This exercise enhances muscles, ligaments, tendons, and bones. Being stronger reduces the risk of injuries and supports your joints. Having strength offers you a greater capacity to undertake physical and functional tasks.
Free weights: Stabilizers are the deep muscles people often forget about, like the tiny muscles along your spine– but if you have hypermobile joints, their importance can’t be overstated. These muscles are less involved with noticeable movement and more with keeping your joints stable. Working out with free weights strengthens stabilizer muscles in a way that machines, which often only have your forces move on one axis, don’t. The downside of free weights is that their lack of rules gives you more room to make mistakes, so it’s best to start light and to work with someone who understands your condition to do this safely.
Some examples include strengthening your legs simply by doing sit-to-stands from a chair, looping a resistance band around the back leg of a chair that you are sitting on, pulling it forward and placing your foot in it, then straightening out your knee. Strengthen your shoulders by holding a small dumbbell and raising your arms to the side (be careful if you are prone to subluxations/dislocations). Strengthen arms with bicep curls holding a tin of beans or a carrier bag with stuff.
Despite being hypermobile, parts of you can still get stiff. Stiffness can be a common complaint. Global muscles can often overwork and tire, causing aches and muscle spasms. Stiffness can occur through pain and disuse, so maintaining flexibility can be beneficial. Parts of our body can often stiffen up if we keep static postures for long periods of the day. Think how long you sit, stand, or lie in one position throughout the day. This is why it is essential to change position regularly.
Yoga is possible for EDS and can be genuinely beneficial, but find a good teacher and please take care not to overstretch into hyperextension.
Proprioception is the body’s ability to sense position and movement within joints. It lets us know where our limbs are ‘in space’ without us looking. It relates to coordination. Impaired joint position sense can cause joints to slip out of place. In general, the better your proprioception, the better your stability.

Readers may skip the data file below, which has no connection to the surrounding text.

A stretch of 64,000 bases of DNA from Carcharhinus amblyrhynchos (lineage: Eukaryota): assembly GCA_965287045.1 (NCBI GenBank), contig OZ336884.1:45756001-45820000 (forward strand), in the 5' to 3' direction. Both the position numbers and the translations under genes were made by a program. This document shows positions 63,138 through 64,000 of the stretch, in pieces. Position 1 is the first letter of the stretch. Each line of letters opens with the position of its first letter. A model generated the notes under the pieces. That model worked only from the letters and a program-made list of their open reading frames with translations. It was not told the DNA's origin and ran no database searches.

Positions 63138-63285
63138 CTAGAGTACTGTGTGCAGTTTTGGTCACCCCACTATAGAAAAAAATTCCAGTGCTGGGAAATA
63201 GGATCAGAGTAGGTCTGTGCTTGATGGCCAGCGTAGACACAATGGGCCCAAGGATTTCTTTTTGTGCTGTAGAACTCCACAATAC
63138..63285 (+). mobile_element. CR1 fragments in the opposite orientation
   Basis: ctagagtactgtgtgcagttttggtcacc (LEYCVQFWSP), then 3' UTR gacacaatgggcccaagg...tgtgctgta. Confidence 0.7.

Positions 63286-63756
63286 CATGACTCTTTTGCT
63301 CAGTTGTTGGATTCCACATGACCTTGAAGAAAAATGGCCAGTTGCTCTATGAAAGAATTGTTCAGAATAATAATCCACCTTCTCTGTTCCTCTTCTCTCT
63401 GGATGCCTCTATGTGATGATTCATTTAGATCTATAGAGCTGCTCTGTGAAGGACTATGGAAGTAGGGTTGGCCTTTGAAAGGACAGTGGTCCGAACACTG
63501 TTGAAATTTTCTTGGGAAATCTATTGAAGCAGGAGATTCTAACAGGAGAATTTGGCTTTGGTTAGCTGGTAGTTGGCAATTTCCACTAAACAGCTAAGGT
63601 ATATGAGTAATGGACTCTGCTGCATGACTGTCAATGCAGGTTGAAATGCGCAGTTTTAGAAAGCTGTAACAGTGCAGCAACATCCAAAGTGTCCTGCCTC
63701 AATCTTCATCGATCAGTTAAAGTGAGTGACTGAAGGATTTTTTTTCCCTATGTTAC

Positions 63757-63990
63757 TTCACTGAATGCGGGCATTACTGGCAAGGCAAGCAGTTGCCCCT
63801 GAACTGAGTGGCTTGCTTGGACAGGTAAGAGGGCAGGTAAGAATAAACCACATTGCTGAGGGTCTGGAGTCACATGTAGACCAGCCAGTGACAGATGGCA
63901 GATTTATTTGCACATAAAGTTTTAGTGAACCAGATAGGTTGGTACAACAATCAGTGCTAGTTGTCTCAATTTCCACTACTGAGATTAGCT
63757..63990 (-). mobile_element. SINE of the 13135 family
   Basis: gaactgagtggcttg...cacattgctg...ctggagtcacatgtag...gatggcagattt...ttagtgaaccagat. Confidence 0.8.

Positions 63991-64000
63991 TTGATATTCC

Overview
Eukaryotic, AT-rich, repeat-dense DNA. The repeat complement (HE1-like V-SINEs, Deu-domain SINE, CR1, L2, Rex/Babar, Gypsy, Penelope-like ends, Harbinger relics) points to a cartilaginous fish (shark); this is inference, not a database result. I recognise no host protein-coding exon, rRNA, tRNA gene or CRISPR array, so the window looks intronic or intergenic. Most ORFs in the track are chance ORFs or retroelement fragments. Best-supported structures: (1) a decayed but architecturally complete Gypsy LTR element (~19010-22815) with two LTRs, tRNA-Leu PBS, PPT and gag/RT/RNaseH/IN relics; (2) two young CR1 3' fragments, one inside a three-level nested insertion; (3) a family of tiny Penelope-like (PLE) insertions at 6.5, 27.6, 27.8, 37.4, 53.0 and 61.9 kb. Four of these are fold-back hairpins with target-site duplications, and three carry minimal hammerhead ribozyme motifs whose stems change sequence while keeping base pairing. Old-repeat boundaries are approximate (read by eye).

Tai Chi – an excellent form of exercise comprised of slow, controlled movements. Good for balance and stability.
Standing balance exercises can range from standing with feet together, trying this with eyes closed, single-leg standing, or standing on a wobble board. If you’re courageous, you could try throwing and catching a ball while standing on a wobble board or even mini squats.
DON’Ts if you have EDS:
People with EDS can have decreased tolerance to exercise. This is because EDS exercises frequently induce and increase pain. Though working out with EDS may hurt, patients are encouraged to endure some pain. It might be difficult, but ultimately, strengthening your muscles will reduce chronic pain in the long run. Listen to your body and respect your limits– you may want to work with a physical therapist to differentiate good and bad pain better– but understand that pain will probably be part of the process.
2. Contact sports
Avoid tackling severe injuries like basketball, football, hockey, rugby, etc. You’re especially vulnerable to these risks and may have more difficulty healing.
3. Distance running
This is one of the less joint-friendly cardio options. Before engaging yourself in this form of EDS exercise, consult your doctor.
There is no cure for Ehlers-Danlos syndrome, but proper treatment and management can help you manage your symptoms and prevent further complications.
Many of the problems associated with EDS are progressive, worsening over time.
While the classical and hypermobility forms of Ehlers-Danlos syndrome have an average life expectancy, a rare form of this condition – Vascular EDS, is life-threatening and may expect a life span of 48 years. About 80% of patients with this condition will experience a significant health event at some point in their lifetime, usually by age 40.
Monitoring Ehlers-Danlos syndrome through regular doctor visits is the best way to ensure the condition does not stand in the form of enjoying a healthy life.